13. 13. The Henley OutlookDecember 2012 Commodities Energy Positives • Tension in the Middle East is flaring up once again. • On-going loose money will benefit real assets, including energy. Negatives • On-going debt concerns in Europe and a slowdown in China make the demand situation highly uncertain. • US energy production is increasing rapidly. HENLEY ASSESSMENT: We remain neutral. The situation in the Middle East remains complicated. In Syria, the conflict shows few signs of abating. Israel’s air force struck an Iranian-run missile production facility in the Sudanese city of Khartoum in what could be a dry run for an attack on sites located in Israel. Geopolitical tension provides support to energy prices, which based on fundamentals would be under more pressure given the contraction of GDP in Europe and lackluster growth in the US. Precious Metals Positives: • Obama’s reelection is likely to lead to more dovish policies from the Federal Reserve. • Loose monetary policy is expected to continue across the world for the foreseeable future. • Gold and gold mining shares remain an under-owned asset class compared to financial assets. Negatives • Near-term volatility to persist. HENLEY ASSESSMENT: We remain strongly positive on precious metals. With the US election out of the way, and with Obama at Sources: Metals Economics Group - Strategies for Gold Reserves Replacement 2012 the helm for the next four years, the stage is set for more dovish monetary policy from the Federal Reserve. Next up on the agenda to watch is the negotiations about the fiscal cliff, USD600bn of tax increases and spending cuts. Regardless of the outcome of this, the US is expected to run significant deficits for the foreseeable future. The political will and ability to do what is necessary to bring the budget back to balance is simply not there. We believe that money printing will be an important measure to fund the deficit leading to higher precious metals prices in the years to come.The Henley Group Limited The Henley Outlook: 13An SFC Licensed investment advisor in Hong Kong Hong Kong, Singapore & ShanghaiSuite 2004-08, 20/F, St George’s Building, 2 Ice House Street, Central, Hong Konginfo@thehenleygroup.com.hk www.thehenleygroup.com.hk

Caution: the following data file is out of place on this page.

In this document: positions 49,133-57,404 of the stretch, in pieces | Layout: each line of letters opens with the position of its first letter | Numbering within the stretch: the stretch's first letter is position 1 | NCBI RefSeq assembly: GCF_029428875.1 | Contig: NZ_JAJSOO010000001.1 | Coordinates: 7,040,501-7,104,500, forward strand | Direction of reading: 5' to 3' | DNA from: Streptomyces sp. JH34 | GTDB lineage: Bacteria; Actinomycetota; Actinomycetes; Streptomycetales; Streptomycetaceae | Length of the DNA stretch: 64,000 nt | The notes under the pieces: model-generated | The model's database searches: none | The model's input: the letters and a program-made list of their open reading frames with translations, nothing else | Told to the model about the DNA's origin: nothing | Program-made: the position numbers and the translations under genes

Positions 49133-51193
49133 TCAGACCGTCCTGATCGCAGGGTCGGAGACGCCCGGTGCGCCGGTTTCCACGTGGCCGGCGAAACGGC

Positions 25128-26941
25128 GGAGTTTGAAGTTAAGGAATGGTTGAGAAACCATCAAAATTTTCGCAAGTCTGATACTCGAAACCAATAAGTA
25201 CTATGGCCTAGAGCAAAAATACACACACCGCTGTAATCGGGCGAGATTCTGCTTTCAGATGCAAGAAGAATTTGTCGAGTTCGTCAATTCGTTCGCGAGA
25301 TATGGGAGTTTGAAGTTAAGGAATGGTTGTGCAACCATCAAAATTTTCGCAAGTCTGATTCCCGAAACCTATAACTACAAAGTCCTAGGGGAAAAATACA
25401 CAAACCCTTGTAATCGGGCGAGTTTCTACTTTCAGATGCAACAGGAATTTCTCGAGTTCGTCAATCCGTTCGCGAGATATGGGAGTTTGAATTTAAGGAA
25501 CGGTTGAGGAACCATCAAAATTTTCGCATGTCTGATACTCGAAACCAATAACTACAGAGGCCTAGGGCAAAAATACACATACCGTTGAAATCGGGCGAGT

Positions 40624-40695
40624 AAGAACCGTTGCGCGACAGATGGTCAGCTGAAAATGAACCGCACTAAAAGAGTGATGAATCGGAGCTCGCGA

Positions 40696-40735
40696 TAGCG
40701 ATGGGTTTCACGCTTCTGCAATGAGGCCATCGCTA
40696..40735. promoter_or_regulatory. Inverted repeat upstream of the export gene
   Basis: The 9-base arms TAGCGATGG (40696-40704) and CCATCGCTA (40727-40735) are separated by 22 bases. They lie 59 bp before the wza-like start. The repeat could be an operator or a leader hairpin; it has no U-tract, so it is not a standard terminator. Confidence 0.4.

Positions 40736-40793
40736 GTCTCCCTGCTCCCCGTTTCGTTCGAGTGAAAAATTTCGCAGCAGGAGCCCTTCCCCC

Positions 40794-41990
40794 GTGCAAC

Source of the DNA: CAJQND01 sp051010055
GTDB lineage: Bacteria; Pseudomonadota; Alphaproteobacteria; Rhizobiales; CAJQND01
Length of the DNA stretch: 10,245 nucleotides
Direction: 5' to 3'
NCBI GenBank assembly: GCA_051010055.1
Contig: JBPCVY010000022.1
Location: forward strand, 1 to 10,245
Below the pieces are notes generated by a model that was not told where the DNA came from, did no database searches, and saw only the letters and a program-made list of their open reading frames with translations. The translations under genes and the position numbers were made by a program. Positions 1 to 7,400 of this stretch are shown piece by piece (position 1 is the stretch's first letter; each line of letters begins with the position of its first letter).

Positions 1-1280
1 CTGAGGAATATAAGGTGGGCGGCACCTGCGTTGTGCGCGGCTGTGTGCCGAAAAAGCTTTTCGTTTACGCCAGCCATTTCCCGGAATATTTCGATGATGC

14. 14. The Henley OutlookDecember 2012 Industrial Metals Positives • Currency debasement will support real asset prices. Negatives • Europe is back in recession. • Uncertainties surrounding the fiscal cliff will weigh on prices in the short them. HENLEY ASSESSMENT: We maintain our neutral view on base metals. Europe is now back in recession and there are significant uncertainties of how China will deal with slowing economic growth. Agriculture Positives • UN’s Food and Agriculture organisation estimates there will be over nine billion mouths to feed on the planet by 2050. • Middle class consumers in BRIC economies are increasingly demanding more varied and protein- rich foods. As affluence increases protein from beef, sheep, poultry, pigs, cows and fish may in turn displace grains in diets. • Urbanisation and life expectancy is expected to increase. Negatives • Prices are subject to many uncontrollable risks, eg, weather and natural disasters, politics and other pests. • Due to recent drought conditions in the American Mid-West and Russian Black Sea regions we have seen corn, wheat and soy prices increase on Source: DWS average over 50% within a few months. HENLEY ASSESSMENT: Positive and Negative: There are two very different markets playing out in the agriculture sector, physical and equity. Many physical soft commodity prices have exploded due to changing global weather patterns over the past few months, however these sharp price increases tend to be followed with just as sharp falls; there is a very seasonal and cyclical pattern with these movements. Currently with many soft commodity prices at, or near record highs we have a negative view on investing at these levels and encourage profit taking. On the equity side, the largest weighting funds have to this sector is via fertilizer and seed companies. These industries are having a significantly more important role to play to help increase yield and in the case of seed companies, invent seed which is more tolerant to changing global weather patterns. We remain positive agriculture equity funds.The Henley Group Limited The Henley Outlook: 14An SFC Licensed investment advisor in Hong Kong Hong Kong, Singapore & ShanghaiSuite 2004-08, 20/F, St George’s Building, 2 Ice House Street, Central, Hong Konginfo@thehenleygroup.com.hk www.thehenleygroup.com.hk